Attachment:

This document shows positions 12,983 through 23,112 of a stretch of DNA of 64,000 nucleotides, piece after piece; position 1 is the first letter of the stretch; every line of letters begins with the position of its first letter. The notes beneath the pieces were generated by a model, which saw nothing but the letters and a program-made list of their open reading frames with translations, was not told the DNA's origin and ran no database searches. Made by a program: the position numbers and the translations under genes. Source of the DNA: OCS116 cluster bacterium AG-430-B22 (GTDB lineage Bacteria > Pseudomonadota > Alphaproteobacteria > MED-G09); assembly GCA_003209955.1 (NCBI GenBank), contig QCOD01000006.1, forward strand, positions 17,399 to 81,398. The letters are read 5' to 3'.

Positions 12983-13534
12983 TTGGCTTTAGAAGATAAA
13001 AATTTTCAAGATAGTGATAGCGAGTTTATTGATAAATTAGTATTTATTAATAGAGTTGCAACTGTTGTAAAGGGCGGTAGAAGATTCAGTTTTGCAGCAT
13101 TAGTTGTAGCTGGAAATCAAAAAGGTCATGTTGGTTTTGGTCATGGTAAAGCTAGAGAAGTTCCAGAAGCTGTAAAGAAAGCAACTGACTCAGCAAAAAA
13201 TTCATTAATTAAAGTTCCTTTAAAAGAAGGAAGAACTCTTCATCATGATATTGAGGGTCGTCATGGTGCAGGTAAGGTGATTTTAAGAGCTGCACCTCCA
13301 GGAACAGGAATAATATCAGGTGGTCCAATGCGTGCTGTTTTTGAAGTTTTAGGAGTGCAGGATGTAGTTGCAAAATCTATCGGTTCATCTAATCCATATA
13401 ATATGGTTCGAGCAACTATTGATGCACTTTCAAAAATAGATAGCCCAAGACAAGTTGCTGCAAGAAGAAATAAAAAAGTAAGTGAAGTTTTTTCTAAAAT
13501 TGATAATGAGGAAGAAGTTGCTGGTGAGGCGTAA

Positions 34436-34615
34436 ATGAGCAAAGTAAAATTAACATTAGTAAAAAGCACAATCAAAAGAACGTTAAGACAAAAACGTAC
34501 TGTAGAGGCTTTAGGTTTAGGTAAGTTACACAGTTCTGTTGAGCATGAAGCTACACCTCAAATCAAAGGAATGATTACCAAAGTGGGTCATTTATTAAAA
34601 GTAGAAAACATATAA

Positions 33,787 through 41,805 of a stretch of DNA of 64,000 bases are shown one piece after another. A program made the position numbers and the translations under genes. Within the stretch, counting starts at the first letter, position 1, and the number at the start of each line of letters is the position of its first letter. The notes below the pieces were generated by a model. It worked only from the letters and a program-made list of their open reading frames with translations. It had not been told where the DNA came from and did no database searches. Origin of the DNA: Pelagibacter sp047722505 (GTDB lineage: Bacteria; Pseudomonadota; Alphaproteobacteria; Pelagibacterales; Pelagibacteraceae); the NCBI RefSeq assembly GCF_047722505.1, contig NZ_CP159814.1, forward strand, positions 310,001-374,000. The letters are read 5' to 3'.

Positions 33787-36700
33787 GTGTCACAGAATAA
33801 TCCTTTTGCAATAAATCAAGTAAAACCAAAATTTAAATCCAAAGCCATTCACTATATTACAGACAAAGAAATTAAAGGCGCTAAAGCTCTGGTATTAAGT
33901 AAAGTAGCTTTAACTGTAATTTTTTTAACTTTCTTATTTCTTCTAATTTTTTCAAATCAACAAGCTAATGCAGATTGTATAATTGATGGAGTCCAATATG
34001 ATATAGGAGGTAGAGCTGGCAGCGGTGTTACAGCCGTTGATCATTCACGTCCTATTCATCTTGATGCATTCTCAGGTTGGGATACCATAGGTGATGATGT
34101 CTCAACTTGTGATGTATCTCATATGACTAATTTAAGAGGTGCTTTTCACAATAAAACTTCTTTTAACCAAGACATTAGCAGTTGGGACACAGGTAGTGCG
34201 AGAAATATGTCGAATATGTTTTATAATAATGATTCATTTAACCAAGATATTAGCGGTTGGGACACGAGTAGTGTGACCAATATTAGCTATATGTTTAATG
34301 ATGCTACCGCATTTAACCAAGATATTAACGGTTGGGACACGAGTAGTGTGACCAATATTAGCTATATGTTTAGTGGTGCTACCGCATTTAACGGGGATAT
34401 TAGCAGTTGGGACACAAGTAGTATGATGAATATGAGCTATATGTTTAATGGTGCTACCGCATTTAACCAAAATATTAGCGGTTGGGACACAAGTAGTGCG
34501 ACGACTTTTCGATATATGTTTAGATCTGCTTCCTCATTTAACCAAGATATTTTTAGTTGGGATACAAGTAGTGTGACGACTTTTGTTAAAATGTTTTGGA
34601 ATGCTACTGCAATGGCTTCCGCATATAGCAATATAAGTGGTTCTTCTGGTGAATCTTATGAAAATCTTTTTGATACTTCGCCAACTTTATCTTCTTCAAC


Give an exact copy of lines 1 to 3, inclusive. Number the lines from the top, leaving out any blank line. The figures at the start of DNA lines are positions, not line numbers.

This document shows positions 12,983 through 23,112 of a stretch of DNA of 64,000 nucleotides, piece after piece; position 1 is the first letter of the stretch; every line of letters begins with the position of its first letter. The notes beneath the pieces were generated by a model, which saw nothing but the letters and a program-made list of their open reading frames with translations, was not told the DNA's origin and ran no database searches. Made by a program: the position numbers and the translations under genes. Source of the DNA: OCS116 cluster bacterium AG-430-B22 (GTDB lineage Bacteria > Pseudomonadota > Alphaproteobacteria > MED-G09); assembly GCA_003209955.1 (NCBI GenBank), contig QCOD01000006.1, forward strand, positions 17,399 to 81,398. The letters are read 5' to 3'.

Positions 12983-13534
12983 TTGGCTTTAGAAGATAAA